Water Conservation Tips and New Drought Updates
Learn more about recent water restrictions in effect and ways to conserve water at home
California’s severe drought continues, and current restrictions are in effect with recent additional restrictions set by the City Council. In this new blog, learn more about water restrictions and water conservation tips for the home.
Did you know that Palo Alto’s water comes from the San Francisco Public Utilities Commission (SFPUC)? This high-quality water supply consists almost entirely of Sierra Nevada snowmelt delivered through the Hetch Hetchy water distribution system. Precipitation levels can vary greatly within any given year. Even though we may experience periods of wet weather, a warm dry spell can affect water supplies later in the year. These climate conditions, along with our limited long-term water supplies, mean it is in our best interest to use water as efficiently as possible, regardless of drought conditions.
Recent Actions Related to Water Restrictions
On May 24, the State Water Resources Control Board issued new emergency regulations that prohibits irrigation on non-functional turf with drinking water (potable water) in commercial, industrial, and institutional sectors since voluntary conservation efforts have fallen short. The emergency regulation also requires urban water suppliers, including Palo Alto, to implement water reduction measures. As such, restaurants and other food service providers in Palo Alto will only serve water upon request, and hotel/motels will provide guests the option of choosing to not have towels and linens laundered daily.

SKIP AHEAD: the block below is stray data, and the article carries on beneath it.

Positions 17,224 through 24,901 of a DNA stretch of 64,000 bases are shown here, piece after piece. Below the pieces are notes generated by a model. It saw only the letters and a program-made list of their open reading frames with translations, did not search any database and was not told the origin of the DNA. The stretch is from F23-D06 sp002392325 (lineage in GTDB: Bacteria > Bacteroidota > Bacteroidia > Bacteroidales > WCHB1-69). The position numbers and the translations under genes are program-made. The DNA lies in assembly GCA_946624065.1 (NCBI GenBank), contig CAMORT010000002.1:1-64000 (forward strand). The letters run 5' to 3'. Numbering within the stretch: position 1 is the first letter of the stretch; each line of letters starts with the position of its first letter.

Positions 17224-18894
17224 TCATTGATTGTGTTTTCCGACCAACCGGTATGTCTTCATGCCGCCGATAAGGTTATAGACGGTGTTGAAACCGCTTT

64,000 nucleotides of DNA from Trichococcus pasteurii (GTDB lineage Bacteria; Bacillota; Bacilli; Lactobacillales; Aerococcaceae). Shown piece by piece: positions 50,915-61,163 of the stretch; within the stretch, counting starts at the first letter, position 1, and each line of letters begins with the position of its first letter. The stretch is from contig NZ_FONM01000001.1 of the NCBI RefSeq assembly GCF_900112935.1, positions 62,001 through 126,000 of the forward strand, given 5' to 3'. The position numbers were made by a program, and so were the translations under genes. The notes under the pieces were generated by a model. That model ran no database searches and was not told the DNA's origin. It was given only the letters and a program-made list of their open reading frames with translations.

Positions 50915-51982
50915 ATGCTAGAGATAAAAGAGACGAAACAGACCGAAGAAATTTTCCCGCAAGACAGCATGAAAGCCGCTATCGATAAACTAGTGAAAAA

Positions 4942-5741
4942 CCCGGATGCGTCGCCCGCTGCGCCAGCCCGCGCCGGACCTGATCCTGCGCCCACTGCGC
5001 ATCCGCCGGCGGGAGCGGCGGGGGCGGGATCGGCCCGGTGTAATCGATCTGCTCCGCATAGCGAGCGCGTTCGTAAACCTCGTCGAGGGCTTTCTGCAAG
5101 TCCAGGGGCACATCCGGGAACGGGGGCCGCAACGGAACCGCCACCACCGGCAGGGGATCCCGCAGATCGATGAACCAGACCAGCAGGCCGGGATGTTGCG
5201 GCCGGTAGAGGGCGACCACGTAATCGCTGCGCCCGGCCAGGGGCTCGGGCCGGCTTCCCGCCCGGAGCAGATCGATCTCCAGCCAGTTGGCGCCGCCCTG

On June 20, the City Council passed new measures for compliance with State rules, including restricting using drinking water for ornamental landscape irrigation and lawns to two days per week (except to ensure the health of trees and other perennial non-turf plantings).
For residential customers, restricting potable irrigation of ornamental landscapes and lawns is restricted to two days a week, specifically:
Mondays and Thursdays for odd numbered and numberless addresses
Tuesdays and Fridays for even numbered addresses
(except to ensure the health of trees and other perennial non-turf plantings)
June 20 Council Agenda meeting materials can be found here, see item 12 (staff report on PDF page 183).
More on Palo Alto’s Water Use Restrictions
Water waste in Palo Alto is prohibited. The following specific water uses are prohibited: using drinking water for ornamental landscape irrigation and lawns more than two days per week (with exception for tree health, health and safety, and certain non-residential zone irrigation), flooding or runoff, use of a hose without a hose nozzle or shut-off device, non-recirculating fountain or other decorative water feature, outdoor irrigation or watering ornamental landscapes or turf between 10 a.m. — 6 p.m. (exception for drip irrigation, soaker hoses, and hand watering), drinking water for construction uses when non-potable water sources are available, non-recirculating commercial car washes, use of potable water for street sweepers/washers, broken or defective plumbing and irrigation systems must be repaired or replaced within a reasonable period. washing driveways, sidewalks, buildings, structures, patios, parking lots, or other hard surfaced areas except for immediate health or safety needs, and irrigation during and within 48 hours of measurable rainfall.